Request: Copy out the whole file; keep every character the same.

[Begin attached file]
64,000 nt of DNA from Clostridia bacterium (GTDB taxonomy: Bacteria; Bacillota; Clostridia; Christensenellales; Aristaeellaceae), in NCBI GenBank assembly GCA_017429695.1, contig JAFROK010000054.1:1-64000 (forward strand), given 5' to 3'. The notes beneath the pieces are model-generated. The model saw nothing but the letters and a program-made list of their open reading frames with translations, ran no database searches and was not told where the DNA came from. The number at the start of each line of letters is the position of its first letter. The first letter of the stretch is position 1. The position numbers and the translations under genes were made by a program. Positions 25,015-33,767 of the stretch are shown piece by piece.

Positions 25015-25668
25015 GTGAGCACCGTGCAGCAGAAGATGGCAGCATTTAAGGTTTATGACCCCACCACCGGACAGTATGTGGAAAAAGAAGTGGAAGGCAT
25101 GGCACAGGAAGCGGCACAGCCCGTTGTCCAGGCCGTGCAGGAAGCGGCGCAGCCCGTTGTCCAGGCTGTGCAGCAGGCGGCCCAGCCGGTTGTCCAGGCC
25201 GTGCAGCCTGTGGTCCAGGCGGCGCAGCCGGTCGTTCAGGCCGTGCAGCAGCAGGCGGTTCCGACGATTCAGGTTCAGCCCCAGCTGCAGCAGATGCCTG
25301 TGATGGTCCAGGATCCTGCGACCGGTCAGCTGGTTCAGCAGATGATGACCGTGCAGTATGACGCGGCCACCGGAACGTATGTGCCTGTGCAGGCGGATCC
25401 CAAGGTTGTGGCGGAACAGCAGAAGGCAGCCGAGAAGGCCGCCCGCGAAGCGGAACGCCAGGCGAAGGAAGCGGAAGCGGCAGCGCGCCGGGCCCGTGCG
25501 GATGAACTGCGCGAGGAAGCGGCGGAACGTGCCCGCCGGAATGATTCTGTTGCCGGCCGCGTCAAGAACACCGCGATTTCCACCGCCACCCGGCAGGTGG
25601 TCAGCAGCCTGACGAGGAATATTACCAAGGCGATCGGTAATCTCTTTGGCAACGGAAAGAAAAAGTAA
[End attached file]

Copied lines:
64,000 nt of DNA from Clostridia bacterium (GTDB taxonomy: Bacteria; Bacillota; Clostridia; Christensenellales; Aristaeellaceae), in NCBI GenBank assembly GCA_017429695.1, contig JAFROK010000054.1:1-64000 (forward strand), given 5' to 3'. The notes beneath the pieces are model-generated. The model saw nothing but the letters and a program-made list of their open reading frames with translations, ran no database searches and was not told where the DNA came from. The number at the start of each line of letters is the position of its first letter. The first letter of the stretch is position 1. The position numbers and the translations under genes were made by a program. Positions 25,015-33,767 of the stretch are shown piece by piece.

Positions 25015-25668
25015 GTGAGCACCGTGCAGCAGAAGATGGCAGCATTTAAGGTTTATGACCCCACCACCGGACAGTATGTGGAAAAAGAAGTGGAAGGCAT
25101 GGCACAGGAAGCGGCACAGCCCGTTGTCCAGGCCGTGCAGGAAGCGGCGCAGCCCGTTGTCCAGGCTGTGCAGCAGGCGGCCCAGCCGGTTGTCCAGGCC
25201 GTGCAGCCTGTGGTCCAGGCGGCGCAGCCGGTCGTTCAGGCCGTGCAGCAGCAGGCGGTTCCGACGATTCAGGTTCAGCCCCAGCTGCAGCAGATGCCTG
25301 TGATGGTCCAGGATCCTGCGACCGGTCAGCTGGTTCAGCAGATGATGACCGTGCAGTATGACGCGGCCACCGGAACGTATGTGCCTGTGCAGGCGGATCC
25401 CAAGGTTGTGGCGGAACAGCAGAAGGCAGCCGAGAAGGCCGCCCGCGAAGCGGAACGCCAGGCGAAGGAAGCGGAAGCGGCAGCGCGCCGGGCCCGTGCG
25501 GATGAACTGCGCGAGGAAGCGGCGGAACGTGCCCGCCGGAATGATTCTGTTGCCGGCCGCGTCAAGAACACCGCGATTTCCACCGCCACCCGGCAGGTGG
25601 TCAGCAGCCTGACGAGGAATATTACCAAGGCGATCGGTAATCTCTTTGGCAACGGAAAGAAAAAGTAA